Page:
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3 of 4 people found the following review helpful
4.0 out of 5 stars Very readable, but with some minor issues., 26 Oct 2010
A well written comparison of the lives of two of modern history's great figures.

However, for a new book I am surprised about how well this fits in with similar books I read in the late 1980's on the same topic.

There is the oft repeated suggestion that the Indians were lucky to have the English as Colonial Masters (as compared to other Imperialist states). Well, perhaps, but the British were shaped by their experience of Empire elsewhere in the world - and then their 300 year occupation of India. Is too far fetched to believe that another Empire stepping into Britain's history would not have ended up the same way? The most brutal regimes are never long winded, so in order to see out the 300 years, they would have had to be moderated.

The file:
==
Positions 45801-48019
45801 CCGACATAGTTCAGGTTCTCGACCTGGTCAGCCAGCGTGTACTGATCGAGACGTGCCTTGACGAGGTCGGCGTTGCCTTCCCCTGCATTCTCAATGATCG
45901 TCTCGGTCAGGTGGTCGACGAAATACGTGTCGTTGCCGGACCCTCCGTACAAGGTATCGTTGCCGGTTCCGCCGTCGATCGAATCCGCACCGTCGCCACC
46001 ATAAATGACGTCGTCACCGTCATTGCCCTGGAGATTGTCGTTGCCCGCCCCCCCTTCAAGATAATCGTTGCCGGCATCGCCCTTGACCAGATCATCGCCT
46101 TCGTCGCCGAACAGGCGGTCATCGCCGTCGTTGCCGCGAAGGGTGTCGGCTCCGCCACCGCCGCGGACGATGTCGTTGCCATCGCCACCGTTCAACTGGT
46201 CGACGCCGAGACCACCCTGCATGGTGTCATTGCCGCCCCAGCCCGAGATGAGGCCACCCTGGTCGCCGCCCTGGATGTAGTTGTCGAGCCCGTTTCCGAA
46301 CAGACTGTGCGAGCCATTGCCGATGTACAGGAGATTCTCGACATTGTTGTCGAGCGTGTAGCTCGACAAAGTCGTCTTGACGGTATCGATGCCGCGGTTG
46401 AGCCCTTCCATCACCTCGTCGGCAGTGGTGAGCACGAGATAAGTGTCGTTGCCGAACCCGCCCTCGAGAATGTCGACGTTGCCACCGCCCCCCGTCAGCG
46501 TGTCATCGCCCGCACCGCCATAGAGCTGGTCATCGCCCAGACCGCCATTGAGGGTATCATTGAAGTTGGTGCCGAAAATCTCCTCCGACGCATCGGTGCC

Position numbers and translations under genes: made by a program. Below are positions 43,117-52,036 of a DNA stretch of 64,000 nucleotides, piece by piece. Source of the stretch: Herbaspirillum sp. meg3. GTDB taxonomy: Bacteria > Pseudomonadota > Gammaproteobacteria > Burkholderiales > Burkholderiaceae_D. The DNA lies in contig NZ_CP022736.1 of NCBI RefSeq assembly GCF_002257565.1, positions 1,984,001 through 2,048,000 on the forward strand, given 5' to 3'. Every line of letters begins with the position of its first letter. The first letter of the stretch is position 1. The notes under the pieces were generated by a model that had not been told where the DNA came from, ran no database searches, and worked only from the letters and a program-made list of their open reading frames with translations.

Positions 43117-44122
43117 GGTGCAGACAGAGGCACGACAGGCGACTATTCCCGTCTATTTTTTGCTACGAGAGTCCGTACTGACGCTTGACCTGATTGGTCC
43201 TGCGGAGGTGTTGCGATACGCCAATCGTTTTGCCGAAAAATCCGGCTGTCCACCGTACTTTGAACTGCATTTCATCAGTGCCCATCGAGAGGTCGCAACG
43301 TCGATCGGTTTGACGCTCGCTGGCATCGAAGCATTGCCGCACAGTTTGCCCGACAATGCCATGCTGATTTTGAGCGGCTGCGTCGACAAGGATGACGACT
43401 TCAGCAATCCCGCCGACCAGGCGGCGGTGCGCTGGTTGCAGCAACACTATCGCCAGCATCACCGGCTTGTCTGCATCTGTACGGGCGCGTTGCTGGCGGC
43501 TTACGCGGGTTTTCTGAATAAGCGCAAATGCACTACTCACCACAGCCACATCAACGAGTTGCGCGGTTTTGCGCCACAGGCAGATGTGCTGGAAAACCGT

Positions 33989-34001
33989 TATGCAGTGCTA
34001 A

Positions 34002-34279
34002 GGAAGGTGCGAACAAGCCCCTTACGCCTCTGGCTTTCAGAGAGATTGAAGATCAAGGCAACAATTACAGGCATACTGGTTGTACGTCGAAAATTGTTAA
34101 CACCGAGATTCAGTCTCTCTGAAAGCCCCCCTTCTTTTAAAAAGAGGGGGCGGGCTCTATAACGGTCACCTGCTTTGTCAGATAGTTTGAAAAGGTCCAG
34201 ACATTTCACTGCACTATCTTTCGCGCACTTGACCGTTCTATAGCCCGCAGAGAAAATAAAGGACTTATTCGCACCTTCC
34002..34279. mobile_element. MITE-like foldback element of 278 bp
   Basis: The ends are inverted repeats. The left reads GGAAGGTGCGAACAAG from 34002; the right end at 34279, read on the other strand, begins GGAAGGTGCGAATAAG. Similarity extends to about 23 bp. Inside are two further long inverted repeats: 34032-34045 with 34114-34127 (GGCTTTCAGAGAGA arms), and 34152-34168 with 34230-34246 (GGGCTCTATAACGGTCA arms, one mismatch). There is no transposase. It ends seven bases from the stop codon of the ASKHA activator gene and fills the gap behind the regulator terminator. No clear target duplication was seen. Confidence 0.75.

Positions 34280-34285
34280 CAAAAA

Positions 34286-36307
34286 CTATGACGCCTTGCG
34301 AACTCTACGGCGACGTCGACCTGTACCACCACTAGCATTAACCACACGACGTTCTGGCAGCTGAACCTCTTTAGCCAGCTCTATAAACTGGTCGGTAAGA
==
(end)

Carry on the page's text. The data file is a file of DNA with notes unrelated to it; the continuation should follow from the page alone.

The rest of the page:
What is also never stated, but would be a valid counterpoint would be that the English were lucky to have the Indians as vice versa. Had the country been inhabited by as many Zulus as there were Indians, the British may have found their rule and the wealth extraction actions of Empire unsustainable.

There is also much made of the post independence violence. Which although Churchill seemed to have foreseen, seems to justify his arguments against independence and the inferiority of Indians. While it is impossible to argue that the violence was not shameful and horrific, in the aftermath of the Second World War and the horrors therein, one could not rank the Europeans above such monstrosities themselves.